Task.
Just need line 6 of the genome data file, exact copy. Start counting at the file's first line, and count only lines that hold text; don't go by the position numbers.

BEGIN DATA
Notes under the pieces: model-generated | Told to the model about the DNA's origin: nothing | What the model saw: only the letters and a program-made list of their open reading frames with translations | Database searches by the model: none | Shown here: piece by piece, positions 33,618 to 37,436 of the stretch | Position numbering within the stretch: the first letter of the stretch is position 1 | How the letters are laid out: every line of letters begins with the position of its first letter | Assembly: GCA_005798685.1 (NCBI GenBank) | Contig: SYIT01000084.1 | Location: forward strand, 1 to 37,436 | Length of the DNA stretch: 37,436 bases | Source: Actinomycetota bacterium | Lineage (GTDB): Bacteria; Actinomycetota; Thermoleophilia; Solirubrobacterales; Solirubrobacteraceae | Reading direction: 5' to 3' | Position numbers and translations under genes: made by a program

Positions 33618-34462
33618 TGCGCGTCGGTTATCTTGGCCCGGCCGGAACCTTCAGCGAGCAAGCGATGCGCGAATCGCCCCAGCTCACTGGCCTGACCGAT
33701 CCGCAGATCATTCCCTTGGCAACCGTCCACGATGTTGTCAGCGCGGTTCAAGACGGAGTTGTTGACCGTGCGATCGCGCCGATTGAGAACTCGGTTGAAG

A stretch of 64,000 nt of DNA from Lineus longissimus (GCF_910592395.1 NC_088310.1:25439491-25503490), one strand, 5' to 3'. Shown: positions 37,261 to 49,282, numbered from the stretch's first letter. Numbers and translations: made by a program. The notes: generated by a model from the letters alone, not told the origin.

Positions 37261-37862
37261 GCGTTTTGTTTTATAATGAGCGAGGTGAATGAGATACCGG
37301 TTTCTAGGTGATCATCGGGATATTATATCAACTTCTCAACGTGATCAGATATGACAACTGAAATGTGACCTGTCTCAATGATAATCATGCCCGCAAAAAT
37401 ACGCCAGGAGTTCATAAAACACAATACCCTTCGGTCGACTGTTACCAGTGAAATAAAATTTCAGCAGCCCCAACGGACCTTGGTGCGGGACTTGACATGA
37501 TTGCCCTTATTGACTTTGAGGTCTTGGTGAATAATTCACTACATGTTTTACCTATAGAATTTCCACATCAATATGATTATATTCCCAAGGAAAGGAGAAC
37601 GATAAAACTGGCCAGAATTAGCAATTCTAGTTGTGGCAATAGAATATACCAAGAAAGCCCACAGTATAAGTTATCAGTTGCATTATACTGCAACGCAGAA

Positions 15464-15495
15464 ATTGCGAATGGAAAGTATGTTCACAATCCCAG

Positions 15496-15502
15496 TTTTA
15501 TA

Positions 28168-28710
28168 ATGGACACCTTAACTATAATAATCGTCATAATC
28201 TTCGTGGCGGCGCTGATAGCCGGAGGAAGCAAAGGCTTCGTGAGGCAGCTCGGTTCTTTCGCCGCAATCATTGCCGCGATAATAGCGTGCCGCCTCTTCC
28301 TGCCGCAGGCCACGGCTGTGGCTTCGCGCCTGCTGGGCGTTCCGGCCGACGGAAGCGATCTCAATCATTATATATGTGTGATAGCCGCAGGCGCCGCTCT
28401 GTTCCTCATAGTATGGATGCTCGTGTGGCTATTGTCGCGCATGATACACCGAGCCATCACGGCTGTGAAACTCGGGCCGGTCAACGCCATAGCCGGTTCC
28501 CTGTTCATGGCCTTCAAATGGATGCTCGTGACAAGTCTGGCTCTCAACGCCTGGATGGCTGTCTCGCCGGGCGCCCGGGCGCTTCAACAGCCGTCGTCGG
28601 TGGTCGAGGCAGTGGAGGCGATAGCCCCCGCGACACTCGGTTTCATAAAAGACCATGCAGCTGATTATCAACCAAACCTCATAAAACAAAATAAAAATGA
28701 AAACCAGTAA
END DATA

Positions 37261-37862